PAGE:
A New York Democrat leading the charge against the Defense of Marriage Act in Congress is stressing the need for legislative action against the anti-gay law despite a string of victories in the courts.
Rep. Jerrold Nadler (D-N.Y.) told the Washington Blade on Monday that legislation to repeal DOMA — the Respect for Marriage Act, which he sponsors in the U.S. House — may offer married same-sex couples greater flexibility with federal benefits as opposed to a U.S. Supreme Court ruling striking down the statute.
“The recent series of affirmative rulings in federal court give us a clear indication of where DOMA is ultimately headed, but we don’t know if a Supreme Court decision would be enough to ensure federal recognition of same-sex marriages,” Nadler said. “We need to pass the Respect for Marriage Act because its certainty provision would enable legally married same-sex couples to receive federal recognition no matter which state they move.”
In addition to repealing DOMA, the Respect for Marriage Act, has a “certainty provision” that would allow married same-sex couples to retain federal benefits of marriage — including certain Social Security benefits, immunity from the estate tax and the ability to jointly file income taxes — even if these couples marry in one state and to move to another that doesn’t recognize same-sex marriage.
Nadler added the need to pass the Respect for Marriage Act “is one of the many reasons” why LGBT rights supporters need to work to re-elect President Obama, who’s endorsed the legislation, and put Democrats back in control of the House. The latter will be a tall order to fill because political observers expect Democrats may make some gains, but will likely fall short of the 25 seats needed for them to regain a majority.
The New York lawmaker spoke to the Washington Blade following a New York City meeting at Gay Men’s Health Crisis with LGBT advocates — including Sen. Kirsten Gillibrand (D-N.Y.) and lesbian New York City Council Speaker Christine Quinn — in which participants discussed ways to advance marriage equality and federal benefits for gay couples.
That meeting took place just days after the U.S. Second Circuit of Appeals became the second federal appellate court to rule against DOMA in the case of Windsor v. United States and the first appellate court to apply heightened scrutiny in determining the law is unconstitutional. The Windsor lawsuit — along with three others — is pending review before the U.S. Supreme Court. Justices haven’t yet made an announcement on whether they’ll take up the lawsuits, but are expected to take up at least one of the cases to make a nationwide ruling on DOMA.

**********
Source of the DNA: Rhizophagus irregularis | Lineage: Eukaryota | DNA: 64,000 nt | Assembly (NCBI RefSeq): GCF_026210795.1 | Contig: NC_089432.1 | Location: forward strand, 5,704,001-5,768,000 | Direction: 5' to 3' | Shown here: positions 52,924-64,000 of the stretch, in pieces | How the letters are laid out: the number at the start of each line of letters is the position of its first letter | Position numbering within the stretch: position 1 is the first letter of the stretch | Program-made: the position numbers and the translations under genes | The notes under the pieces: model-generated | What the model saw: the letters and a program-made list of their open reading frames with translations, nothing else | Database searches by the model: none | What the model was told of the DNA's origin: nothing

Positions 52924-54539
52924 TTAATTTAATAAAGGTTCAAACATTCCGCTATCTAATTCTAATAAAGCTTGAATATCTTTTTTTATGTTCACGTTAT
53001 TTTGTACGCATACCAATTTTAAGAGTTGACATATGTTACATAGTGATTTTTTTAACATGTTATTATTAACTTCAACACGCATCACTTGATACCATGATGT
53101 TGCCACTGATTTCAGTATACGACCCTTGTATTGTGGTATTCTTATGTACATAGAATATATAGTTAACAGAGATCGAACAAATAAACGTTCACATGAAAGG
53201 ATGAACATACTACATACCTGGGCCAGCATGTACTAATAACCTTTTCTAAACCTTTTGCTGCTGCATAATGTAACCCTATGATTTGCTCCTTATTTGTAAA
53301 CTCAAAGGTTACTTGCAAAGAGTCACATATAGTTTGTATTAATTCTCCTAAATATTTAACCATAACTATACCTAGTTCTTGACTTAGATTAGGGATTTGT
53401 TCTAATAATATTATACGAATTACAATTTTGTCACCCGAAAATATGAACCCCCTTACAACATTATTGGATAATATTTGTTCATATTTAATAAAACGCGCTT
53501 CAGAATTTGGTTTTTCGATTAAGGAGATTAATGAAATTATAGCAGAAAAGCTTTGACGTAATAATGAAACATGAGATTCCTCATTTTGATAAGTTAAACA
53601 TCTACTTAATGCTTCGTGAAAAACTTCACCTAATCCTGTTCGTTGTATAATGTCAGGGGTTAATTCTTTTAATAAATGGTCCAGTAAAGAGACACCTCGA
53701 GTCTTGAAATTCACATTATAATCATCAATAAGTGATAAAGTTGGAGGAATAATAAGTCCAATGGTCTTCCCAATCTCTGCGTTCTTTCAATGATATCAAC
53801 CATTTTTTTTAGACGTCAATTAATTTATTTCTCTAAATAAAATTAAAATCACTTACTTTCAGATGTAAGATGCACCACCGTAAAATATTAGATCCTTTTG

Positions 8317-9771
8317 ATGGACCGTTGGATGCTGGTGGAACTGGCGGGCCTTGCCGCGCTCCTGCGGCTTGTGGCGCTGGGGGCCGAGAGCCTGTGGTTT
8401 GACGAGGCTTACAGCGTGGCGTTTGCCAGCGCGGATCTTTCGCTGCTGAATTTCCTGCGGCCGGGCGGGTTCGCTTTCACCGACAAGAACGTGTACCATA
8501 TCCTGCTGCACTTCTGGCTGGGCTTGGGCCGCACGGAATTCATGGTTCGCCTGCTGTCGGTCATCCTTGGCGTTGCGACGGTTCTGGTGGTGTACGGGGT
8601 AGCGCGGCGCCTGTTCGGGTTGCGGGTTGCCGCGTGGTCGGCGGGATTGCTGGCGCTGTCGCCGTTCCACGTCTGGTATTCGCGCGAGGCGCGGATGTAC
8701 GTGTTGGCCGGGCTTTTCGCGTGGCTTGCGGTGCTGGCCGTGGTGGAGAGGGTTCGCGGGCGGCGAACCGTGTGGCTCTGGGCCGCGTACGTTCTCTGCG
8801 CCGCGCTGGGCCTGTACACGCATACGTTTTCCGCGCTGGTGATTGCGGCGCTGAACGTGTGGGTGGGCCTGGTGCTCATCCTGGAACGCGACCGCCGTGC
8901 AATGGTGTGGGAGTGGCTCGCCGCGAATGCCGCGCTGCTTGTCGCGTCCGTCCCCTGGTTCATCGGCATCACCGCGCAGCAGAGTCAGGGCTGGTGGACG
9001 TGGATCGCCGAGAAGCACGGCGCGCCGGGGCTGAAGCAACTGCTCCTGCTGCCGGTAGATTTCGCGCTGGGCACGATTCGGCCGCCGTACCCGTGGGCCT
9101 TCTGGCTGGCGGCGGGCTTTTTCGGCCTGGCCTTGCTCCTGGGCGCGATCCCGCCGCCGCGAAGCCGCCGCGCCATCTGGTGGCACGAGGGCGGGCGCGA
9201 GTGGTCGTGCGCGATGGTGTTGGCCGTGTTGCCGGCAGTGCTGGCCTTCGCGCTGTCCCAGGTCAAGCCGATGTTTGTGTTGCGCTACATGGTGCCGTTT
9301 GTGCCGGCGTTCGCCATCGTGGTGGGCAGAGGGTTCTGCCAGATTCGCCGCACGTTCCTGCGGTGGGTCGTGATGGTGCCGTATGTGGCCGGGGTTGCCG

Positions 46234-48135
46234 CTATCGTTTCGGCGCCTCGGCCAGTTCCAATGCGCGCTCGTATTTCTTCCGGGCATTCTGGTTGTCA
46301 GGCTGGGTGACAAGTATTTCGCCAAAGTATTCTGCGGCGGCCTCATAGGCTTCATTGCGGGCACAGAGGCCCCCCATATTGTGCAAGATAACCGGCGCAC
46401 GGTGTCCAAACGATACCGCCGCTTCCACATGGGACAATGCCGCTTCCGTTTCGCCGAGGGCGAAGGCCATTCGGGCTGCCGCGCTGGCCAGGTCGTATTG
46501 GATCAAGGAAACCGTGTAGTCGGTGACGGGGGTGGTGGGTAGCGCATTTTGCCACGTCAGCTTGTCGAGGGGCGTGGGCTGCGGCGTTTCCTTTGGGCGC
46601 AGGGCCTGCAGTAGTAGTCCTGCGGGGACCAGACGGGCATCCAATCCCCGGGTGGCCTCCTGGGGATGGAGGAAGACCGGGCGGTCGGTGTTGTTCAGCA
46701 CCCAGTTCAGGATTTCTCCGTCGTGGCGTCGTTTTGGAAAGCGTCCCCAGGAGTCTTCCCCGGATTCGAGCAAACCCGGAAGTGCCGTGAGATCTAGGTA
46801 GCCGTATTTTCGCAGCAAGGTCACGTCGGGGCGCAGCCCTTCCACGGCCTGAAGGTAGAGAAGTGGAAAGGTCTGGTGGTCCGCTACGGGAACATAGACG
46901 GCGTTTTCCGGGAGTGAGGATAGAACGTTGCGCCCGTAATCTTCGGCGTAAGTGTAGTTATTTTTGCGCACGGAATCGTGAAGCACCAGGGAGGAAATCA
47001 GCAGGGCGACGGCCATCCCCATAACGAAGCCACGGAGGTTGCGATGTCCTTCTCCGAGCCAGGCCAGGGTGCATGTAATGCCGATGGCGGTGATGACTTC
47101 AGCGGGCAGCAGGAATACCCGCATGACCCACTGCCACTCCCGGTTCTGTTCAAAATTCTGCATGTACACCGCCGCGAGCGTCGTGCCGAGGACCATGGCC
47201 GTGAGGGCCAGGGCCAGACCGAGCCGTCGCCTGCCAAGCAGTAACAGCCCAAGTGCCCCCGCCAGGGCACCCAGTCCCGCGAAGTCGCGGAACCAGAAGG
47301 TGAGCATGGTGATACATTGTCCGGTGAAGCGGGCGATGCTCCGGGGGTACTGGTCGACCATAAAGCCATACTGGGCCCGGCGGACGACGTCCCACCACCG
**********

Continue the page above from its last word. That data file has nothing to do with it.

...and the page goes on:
Jon Davidson, legal director at Lambda Legal, concurred that passage of the Respect for Marriage Act would afford greater certainty for married same-sex couples that wouldn’t necessarily be granted after a court ruling.
“Even if the court upholds one or more of the four holdings that Section 3 of DOMA is unconstitutional in the four DOMA cases the court already has been asked to hear, Rep. Nadler is correct that the bill would help bring certainty to many same-sex couples that it may otherwise take years to sort out,” Davidson said.
Davidson said many federal laws aside from DOMA consider a couple legally married based on the state where the couple wed, but others such as tax law generally look to the state where the couple resides.
“The Respect for Marriage Act would solve this potentially confusing situation by making clear that the federal government would treat same-sex couples who got married in a jurisdiction that allowed it to be considered married for all federal purposes,” Davidson said.
Davidson, whose organization is responsible for one of the DOMA challenges called Golinksi v. Office of Personnel Management, added the legislation is also important in case the Supreme Court reaffirms DOMA because in that event, legislative repeal of the law would be “the only recourse” for opponents of the law.
Fred Sainz, vice president of communications for the Human Rights Campaign, said a Supreme Court ruling overturning DOMA would be “historic and huge,” but Nadler is right that Congress must move forward with the Respect for Marriage Act — largely because the law originated in Congress.
“The act will ensure that the federal government cannot treat same-sex couples as second-class citizens regardless of where they live in the country,” Sainz said. “It was Congress that enacted the discriminatory Defense of Marriage Act, and it is Congress that should take the step to guarantee that gay and lesbian families will no longer be denied recognition by the federal government.
Mary Bonauto, civil rights attorney for Gay & Lesbian Advocates & Defenders, which is responsible for the Gill v. Office of Personnel Management case against DOMA, said via email she appreciates Nadler’s work to repeal DOMA in Congress, but litigation can afford more immediate relief.
“If we win in court, that would return us to the ordinary rules by which the federal government respects state determinations of marital status,” Bonauto said. “I would be happy to have Congress eliminate the problems it created in 1996, but in the meantime, the courts provide the most direct route to relief.”